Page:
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A cautionary tale
But the burden in court is on taxpayers to prove their residency in another state if the Department of Revenue disagrees, and the department pointed to the “locus” of Larson’s life, arguing in great detail that it was in Minnesota, not Nevada.
Even though he didn’t spend 183 days in Minnesota any of those years, Larson spent more time in Minnesota than in Nevada, and more time in Mexico than Nevada as well. The sale of his dealerships in Minnesota and Wisconsin fell through, and he was never able to buy the Nevada dealership.
Revenue officials pointed to Larson’s continued business dealings in Minnesota, his several properties and registered vehicles here and the fact that most of his attorneys, accountants, doctors and real estate agents were in Minnesota. They looked at his bank accounts, determining his Minnesota accounts were the most active. He received mail in Minnesota and frequently visited his children and grandchildren here. Even seeking medical care in Minnesota counted against his case.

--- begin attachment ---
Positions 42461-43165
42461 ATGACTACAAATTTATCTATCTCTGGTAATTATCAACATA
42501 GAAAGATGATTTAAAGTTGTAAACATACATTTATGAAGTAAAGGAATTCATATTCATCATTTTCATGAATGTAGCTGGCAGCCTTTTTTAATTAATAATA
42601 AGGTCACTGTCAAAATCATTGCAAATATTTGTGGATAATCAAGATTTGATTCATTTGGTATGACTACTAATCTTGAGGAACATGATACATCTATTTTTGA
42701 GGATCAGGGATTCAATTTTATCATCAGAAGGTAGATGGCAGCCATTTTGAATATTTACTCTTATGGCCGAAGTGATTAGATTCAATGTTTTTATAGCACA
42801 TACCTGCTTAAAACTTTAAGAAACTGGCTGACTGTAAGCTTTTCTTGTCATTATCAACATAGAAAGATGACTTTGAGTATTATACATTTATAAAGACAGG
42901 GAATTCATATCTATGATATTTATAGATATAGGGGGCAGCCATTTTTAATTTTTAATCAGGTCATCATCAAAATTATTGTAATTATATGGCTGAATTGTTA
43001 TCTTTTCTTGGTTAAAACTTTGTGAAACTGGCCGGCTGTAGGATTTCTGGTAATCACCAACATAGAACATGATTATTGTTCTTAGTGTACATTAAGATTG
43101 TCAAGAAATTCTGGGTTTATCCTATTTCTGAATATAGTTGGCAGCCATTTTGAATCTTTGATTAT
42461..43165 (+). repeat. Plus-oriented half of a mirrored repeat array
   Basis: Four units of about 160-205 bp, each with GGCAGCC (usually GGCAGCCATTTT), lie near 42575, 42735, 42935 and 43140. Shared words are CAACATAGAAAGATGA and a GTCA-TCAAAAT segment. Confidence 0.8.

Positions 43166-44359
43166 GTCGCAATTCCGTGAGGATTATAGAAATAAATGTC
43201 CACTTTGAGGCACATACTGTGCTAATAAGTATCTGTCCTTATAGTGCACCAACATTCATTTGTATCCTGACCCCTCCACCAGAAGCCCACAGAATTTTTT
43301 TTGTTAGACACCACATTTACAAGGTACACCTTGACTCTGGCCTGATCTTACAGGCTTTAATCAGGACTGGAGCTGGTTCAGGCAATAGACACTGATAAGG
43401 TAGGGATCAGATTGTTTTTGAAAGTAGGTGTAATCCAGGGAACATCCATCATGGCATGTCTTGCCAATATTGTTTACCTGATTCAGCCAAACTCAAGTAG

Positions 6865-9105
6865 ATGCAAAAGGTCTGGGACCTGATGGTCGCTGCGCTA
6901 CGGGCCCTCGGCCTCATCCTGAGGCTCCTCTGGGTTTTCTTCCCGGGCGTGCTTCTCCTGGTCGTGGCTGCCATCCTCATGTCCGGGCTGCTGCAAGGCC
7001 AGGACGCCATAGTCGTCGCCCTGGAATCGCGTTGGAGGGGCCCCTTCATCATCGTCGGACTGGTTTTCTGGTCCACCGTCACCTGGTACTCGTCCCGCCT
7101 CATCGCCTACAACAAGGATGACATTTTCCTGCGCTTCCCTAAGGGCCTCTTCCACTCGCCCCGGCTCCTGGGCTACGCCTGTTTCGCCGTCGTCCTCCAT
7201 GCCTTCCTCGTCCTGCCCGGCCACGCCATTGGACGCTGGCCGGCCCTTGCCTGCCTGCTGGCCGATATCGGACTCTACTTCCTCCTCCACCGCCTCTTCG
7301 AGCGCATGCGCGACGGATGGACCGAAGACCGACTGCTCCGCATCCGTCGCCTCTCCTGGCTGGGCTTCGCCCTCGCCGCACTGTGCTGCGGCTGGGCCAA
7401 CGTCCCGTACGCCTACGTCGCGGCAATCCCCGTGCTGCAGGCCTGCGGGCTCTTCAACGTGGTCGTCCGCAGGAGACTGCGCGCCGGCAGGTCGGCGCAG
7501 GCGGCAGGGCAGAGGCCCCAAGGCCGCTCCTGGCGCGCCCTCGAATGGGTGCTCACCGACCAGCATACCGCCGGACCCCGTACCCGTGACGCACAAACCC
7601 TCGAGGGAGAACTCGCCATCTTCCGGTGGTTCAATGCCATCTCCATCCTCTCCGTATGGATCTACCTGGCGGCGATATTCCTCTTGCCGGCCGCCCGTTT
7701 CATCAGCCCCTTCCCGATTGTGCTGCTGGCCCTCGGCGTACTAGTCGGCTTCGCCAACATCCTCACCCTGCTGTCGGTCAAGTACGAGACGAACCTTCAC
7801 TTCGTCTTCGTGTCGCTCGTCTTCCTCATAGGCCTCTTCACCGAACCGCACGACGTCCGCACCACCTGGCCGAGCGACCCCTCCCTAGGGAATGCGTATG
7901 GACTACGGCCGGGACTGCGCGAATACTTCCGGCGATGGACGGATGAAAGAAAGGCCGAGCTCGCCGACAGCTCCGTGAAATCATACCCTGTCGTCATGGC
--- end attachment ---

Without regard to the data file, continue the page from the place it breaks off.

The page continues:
“When a person avails themselves of the many services, benefits, and protections afforded by Minnesota,” Judge George Perez wrote, “in return, Minnesota requires that person to contribute to the costs associated with providing those services, benefits, and protections by taxing that person as a resident of Minnesota.”
Appeals of the decision wended their way through court for years, but the Supreme Court in 2013 affirmed the Tax Court ruling.
Another case that showed the difficulty of switching residency was that of Kenneth Mauer, an NBA referee and cousin of Twins catcher Joe Mauer, who tried to establish residency in Florida in 2003. Mauer lost in Supreme Court last spring when justices decided he spent more time at his home in Afton than his townhouse in Fort Myers, Fla.
Shea said the Larson case has already had an effect on professionals who work for wealthy clients. Lawyers in Florida and Arizona are using the case to argue that clients should drop their lawyers in Minnesota, since Larson’s professional connections counted against him.
“Clients have fired us,” Shea said. “Frankly I can’t argue with them. It’s unfortunate that we’re losing that client, but it’s one of the factors that the Department of Revenue considers.”
Adam Belz • 612-673-4405 Twitter: @adambelz